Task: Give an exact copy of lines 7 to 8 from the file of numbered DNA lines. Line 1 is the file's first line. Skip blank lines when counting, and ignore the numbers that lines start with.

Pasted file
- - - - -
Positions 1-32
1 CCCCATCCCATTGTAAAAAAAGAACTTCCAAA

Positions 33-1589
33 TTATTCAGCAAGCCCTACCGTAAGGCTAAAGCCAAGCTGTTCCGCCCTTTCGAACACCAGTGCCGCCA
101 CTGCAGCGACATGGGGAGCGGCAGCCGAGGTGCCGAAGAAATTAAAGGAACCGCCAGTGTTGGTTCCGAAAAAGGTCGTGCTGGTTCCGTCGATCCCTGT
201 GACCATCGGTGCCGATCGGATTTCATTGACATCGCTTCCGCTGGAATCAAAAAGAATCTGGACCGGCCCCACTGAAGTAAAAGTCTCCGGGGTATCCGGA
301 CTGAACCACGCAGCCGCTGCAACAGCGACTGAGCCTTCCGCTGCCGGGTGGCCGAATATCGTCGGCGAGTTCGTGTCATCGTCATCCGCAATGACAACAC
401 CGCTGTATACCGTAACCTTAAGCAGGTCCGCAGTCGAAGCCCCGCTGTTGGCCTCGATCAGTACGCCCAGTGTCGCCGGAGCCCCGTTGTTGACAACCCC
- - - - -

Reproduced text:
301 CTGAACCACGCAGCCGCTGCAACAGCGACTGAGCCTTCCGCTGCCGGGTGGCCGAATATCGTCGGCGAGTTCGTGTCATCGTCATCCGCAATGACAACAC
401 CGCTGTATACCGTAACCTTAAGCAGGTCCGCAGTCGAAGCCCCGCTGTTGGCCTCGATCAGTACGCCCAGTGTCGCCGGAGCCCCGTTGTTGACAACCCC